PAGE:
PLUS, since you are only 18 yourself now and this was a year ago you would have been 16-17 yourself at the time and since you too claim to have been in "business" for 5 years that means you started at "13" so you really aren't that far removed from that "kid" are you? :p

bobbygedd
02-02-2005, 03:57 PM
hey man, why didn't you stop, and show him a better way to do it? teach him the right way, so he can pick up more accts on that block. competition is a good thing. you should have introduced him to lawnsite, then we could all say, "hi, welcome to lawnsite, new people in my neighborhoods are good, the more the merrier."

sailinstud420
02-02-2005, 04:25 PM
bobbygedd, your the man. Whether you meant that or not, I never cease to laugh at your posts.

procut
02-02-2005, 04:49 PM
Yeah, but in life that is all some folks want. They could care less about stripes and edging and only want the grass cut so they don't have to do it and they don't care really how it looks only how cheaply it gets done. I even had a older customer ask me one time if we could mow his lawn without the stripes. There will always me the kid with his dad's mower out there and I'msure most all of us started that way in some form or fashion. The only time it bugs me is when some 15 year old doing it says, <b>"I'm in the lawn care BUSINESS"</b> no insurance, no license, no paying taxes, no nothing... but he is in BUSINESS....yeah okay kid,that ain't business that is cutting grass for spending money. ;)

PLUS, since you are only 18 yourself now and this was a year ago you would have been 16-17 yourself at the time and since you too claim to have been in "business" for 5 years that means you started at "13" so you really aren't that far removed from that "kid" are you? :p
Thats were you are wrong. I have business licence, insurance, pay taxes and all the nesesarry stuff. I appear much older than I am, there are people I could have knocked over with a feather when I told them I was in High School. Anyways I never went around bragging about how I owned a business I still don't. I see kids talking about how they have a lawn mowing business all the time hate it with a passion. Just look at my equipment, Ford F-250, two zero turn Toros, Stihl accessories. So yes, I am VERY far removed that kid.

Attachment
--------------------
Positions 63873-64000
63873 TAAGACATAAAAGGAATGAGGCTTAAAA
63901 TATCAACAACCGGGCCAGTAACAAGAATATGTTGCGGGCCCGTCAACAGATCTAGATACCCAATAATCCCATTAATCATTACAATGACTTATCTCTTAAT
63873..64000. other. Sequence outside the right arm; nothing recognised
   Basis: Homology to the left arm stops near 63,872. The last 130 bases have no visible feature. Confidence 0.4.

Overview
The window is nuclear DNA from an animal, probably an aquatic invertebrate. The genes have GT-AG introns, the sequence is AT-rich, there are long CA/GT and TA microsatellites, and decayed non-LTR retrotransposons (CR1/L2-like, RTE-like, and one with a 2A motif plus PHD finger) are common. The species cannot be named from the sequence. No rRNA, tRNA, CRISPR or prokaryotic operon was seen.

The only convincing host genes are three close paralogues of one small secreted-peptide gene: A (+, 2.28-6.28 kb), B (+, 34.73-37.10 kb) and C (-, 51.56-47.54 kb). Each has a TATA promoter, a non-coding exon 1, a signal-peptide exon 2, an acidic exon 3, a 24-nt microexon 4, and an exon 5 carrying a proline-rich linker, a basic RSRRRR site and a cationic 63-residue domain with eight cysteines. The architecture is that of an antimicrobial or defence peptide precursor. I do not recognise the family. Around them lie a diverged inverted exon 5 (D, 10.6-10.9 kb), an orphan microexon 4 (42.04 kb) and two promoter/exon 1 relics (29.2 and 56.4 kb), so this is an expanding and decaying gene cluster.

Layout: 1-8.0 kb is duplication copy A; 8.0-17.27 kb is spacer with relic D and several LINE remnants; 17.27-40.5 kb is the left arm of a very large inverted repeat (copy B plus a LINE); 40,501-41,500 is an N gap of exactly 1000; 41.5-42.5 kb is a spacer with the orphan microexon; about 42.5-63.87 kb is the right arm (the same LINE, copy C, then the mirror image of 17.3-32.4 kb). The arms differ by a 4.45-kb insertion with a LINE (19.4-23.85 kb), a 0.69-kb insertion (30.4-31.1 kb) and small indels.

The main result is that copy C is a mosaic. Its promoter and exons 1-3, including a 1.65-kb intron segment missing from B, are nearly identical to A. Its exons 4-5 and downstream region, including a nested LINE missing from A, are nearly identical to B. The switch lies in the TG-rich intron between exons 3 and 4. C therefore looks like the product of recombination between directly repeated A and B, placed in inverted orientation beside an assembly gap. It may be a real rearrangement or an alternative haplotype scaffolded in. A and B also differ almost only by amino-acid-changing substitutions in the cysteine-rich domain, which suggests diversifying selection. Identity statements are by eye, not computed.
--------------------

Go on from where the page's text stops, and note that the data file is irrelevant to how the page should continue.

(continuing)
Hartlawn Services
02-02-2005, 05:02 PM
I'm the new guy here, just finding this great website and forum. But in defense of this nameless kid: I was in his shoes not too long ago. While I believe I always did a better job than he seems to be, I started from pretty humble beginnings, also. And now, I help out those younger than me every chance I get.

PMLAWN
02-02-2005, 05:15 PM
I did it 30 years ago, Got like $15.00. Towed the mower behind my 10 speed with the handle under the seat. Dads mower--I bought the gas, about $.50 The rest I put in pocket. What profit!!!

If the customer is happy with what they pay for than so be it. Find the people who want full service and the manicured look and sell your services to them.

ALarsh
02-02-2005, 05:22 PM
Everybody starts somewhere. I was worse than that kid 3 years ago, I didn't even do trimming.

the scaper
02-02-2005, 05:41 PM
I saw a kid in my neighborhood standing on his 21" self propelled and actually riding it down the street with a gas can and hedge trimmers. I just laugh at them.

dwc